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Thursday, August 23, 2007


Cannas are almost a required feature of a mid-Atlantic tropical landscape. A native of the Americas, its natural range extends as far north as South Carolina. There are many cultivars, making a wide variety of leaf, stalk, flower colors, and plant heights available.

Cannas have a rhizome and will grow quite well in most soils, though as with most flowering plants the more organic material in the soil the better. Care for Cannas is similar to similar to that of bananas: they are heavy feeders and appreciate being given fertilizer periodically, and will do best with a couple deep waterings a week. The rhizome will grow each year resulting in more and more stalks.

In Virginia the rhizomes do not need to be dug up for the winter, once the stalk dies back after the first few frosts, cut it off and put a couple inches of mulch over the area. New stalks will pop up the next year!

As you can see, my cannas have not produced flowers yet as they were started late. I planted a variety of cannas rhizomes, though I planted more of the common Cleopatras than any other variety because I like the variegation of the leaves and the yellow and red flowers. I recommend buying bare rhizomes rather than potted cannas. They grow fast, so why pay a premium for a few weeks of growth?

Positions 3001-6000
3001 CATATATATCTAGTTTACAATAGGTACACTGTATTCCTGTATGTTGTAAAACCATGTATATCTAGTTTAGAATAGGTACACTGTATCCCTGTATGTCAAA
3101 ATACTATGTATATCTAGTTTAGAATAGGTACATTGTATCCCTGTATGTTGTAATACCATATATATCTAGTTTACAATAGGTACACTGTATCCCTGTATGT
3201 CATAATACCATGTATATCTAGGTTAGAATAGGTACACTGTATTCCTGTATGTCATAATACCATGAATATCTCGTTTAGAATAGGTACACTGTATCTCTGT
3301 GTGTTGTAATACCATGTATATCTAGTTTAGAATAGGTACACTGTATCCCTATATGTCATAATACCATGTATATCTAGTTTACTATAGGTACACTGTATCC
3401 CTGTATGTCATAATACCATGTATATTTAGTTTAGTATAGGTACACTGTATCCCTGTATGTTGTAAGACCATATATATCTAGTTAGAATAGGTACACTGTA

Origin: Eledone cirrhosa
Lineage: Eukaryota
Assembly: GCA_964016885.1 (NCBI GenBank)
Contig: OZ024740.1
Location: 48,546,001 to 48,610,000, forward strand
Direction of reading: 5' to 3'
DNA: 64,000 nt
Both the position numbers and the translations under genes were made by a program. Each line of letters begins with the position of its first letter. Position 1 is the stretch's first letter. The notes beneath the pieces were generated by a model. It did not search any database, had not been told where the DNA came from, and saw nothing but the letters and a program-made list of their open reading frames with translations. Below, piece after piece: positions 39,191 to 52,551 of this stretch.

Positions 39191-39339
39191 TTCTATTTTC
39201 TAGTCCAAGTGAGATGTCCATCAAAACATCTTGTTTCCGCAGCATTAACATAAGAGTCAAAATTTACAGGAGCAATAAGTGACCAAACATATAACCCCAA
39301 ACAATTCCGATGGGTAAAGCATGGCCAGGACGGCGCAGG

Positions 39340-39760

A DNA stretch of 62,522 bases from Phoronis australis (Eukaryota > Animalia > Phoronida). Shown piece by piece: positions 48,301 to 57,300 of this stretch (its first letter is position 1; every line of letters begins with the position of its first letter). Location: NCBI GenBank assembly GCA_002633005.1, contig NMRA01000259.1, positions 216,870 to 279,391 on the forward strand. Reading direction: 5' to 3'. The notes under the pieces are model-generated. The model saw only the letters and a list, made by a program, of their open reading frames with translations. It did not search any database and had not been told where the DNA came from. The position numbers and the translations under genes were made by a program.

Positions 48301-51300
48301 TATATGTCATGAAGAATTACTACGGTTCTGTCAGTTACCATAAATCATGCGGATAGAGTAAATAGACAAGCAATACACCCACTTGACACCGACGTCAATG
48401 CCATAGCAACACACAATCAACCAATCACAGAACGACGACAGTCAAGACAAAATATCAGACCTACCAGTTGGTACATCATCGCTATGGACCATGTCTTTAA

Cannas are an excellent companion to bananas (Musas), and are a wonderful addition to any tropical setting!


Doug in Mount Vernon said...

Yours reemerge? If I don't dig mine out they will not come back, and I live in NoVA as well. I think maybe its that my soils are very clay and wet in the winter, not very favorable for cannas that don't like wet feet.

You have good draining soils?

Broadside said...

Actually I have terrible clay soil! Most of my cannas are planted at the top of a slope which helps with drainage, but I mix in sand and compost before I put the rhizomes in so that they do not stay wet. The flip side is I have to water them constantly!